9. Quality control through NDT tests
Each foundry has its own quality control methods; however, these are all carried out using a range of non-destructive tests (NDT).
At Vestshell, we’ve set up rigorous manufacturing quality control processes. Precision casting is a meticulous process. By checking for exactness at every stage, we avoid casting should a test prove inconclusive.
All phases of the manufacturing process, including NDT control, add up to a lengthy list of benefits:
- Lesser manufacturing costs
- Increased profitability
- Improved production and delivery times
- Elimination of irregularities and imperfections
- Quality control
- Contamination and oxidation minimization
- Metal waste minimization
- Easier remanufacturing and repeatability
- Greater employee safety
Other casting processes: sand, continuous and centrifugal
Other metal part manufacturing processes, such as assembly, forging or welding, are either too error-prone, lack precision or are otherwise unsuitable for this type of part.
Likewise, other metal casting techniques such as sand casting, continuous casting or centrifugal casting aren’t precise enough for high-tech industries and parts and cannot produce parts of the complexity possible with investment casting.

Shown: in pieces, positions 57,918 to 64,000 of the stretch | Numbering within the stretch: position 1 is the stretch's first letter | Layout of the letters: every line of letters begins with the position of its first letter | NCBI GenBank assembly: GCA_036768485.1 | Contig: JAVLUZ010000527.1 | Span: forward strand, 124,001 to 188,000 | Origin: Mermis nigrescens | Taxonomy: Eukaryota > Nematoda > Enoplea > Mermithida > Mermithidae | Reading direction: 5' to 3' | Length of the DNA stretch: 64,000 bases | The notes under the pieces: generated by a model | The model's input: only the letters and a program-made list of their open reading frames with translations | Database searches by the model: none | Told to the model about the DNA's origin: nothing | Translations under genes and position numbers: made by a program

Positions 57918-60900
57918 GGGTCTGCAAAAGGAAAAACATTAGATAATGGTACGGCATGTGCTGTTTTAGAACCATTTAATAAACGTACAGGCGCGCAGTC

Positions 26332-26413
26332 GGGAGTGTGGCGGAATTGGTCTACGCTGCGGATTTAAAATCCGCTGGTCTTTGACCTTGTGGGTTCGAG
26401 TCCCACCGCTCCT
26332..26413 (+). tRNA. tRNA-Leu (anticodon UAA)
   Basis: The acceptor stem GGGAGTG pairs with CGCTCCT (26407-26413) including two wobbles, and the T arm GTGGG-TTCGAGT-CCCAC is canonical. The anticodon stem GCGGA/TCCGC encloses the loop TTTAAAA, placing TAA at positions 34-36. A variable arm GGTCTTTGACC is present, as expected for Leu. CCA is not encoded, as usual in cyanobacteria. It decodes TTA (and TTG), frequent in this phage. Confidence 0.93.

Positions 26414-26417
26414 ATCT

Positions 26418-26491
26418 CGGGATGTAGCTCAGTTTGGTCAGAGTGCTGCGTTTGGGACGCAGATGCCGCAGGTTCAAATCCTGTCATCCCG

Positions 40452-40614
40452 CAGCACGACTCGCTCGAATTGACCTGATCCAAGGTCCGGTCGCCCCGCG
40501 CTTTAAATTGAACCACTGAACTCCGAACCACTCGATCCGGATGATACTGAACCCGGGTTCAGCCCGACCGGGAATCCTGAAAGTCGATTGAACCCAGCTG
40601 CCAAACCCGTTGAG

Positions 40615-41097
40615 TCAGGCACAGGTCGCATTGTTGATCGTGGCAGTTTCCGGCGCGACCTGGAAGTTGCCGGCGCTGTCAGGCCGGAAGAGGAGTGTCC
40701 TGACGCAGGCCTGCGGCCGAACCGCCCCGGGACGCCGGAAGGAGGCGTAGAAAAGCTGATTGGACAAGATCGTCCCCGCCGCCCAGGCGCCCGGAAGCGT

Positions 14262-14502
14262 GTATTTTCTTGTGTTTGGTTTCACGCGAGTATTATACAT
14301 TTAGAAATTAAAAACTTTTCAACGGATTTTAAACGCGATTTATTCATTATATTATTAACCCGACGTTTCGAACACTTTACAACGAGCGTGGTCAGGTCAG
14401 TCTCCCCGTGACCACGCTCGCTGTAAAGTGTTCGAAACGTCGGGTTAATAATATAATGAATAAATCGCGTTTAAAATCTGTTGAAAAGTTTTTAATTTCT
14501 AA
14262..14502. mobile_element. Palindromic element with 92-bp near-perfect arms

Investment casting technique prototyping
The investment casting method is ideal for creating your next steel, aluminum or other metal alloy prototype, no matter how complex. Also, experts are often on hand to assist with shop drawings to ensure optimal part performance.
Sometimes only small changes are needed to improve the stability or performance of the final product. An outside eye can make all the difference.
When submitting your project, it’s essential to understand that the repeatability of an existing part greatly increases the speed of order completion, but a new design can take up to a year to execute.
The start-up process for manufacturing a new investment casting technique part requires many validation steps and is impacted by many factors including the part’s complexity.
Conclusion: your precision foundry project
When you need to make a metal alloy part using the investment casting technique, be sure to contact a reputable investment casting company and feel free to ask questions and discuss what can be produced.
Precision foundry is a specialized field that requires a great deal of knowledge. Understanding the process and knowing that the onsite staff are competent, qualified and experienced is key to your peace of mind.